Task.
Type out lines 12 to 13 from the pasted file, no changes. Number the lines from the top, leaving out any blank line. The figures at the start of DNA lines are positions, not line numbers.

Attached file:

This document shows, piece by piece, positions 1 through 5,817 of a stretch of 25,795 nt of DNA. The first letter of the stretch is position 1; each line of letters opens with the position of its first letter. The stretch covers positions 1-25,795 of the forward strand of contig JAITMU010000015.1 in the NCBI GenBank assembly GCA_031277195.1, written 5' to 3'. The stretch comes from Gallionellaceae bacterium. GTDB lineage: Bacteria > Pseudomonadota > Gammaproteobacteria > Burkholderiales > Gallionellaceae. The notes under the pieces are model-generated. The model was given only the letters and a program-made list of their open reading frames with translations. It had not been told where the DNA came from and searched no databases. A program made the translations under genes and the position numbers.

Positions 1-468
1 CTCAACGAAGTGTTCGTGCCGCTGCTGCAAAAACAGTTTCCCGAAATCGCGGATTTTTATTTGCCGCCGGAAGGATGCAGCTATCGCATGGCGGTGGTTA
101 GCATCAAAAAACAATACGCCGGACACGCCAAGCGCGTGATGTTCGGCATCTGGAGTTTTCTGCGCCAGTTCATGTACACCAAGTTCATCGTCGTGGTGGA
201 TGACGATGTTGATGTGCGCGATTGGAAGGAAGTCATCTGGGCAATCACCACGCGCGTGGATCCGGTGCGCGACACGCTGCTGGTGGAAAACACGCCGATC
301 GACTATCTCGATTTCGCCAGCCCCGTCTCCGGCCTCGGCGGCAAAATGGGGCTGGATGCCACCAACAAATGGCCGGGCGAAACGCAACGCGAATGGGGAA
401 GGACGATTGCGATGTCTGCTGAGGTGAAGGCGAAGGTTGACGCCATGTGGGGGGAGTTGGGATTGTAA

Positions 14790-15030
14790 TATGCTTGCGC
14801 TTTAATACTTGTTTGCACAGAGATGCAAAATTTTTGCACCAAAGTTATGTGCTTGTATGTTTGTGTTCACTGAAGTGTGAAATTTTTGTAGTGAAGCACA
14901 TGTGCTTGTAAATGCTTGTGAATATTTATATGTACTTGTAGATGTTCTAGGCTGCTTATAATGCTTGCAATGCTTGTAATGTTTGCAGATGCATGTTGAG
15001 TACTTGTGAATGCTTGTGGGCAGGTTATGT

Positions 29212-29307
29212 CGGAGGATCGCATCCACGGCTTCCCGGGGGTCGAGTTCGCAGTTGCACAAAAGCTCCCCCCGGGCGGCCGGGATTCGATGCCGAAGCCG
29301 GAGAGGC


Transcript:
15001 TACTTGTGAATGCTTGTGGGCAGGTTATGT

Positions 29212-29307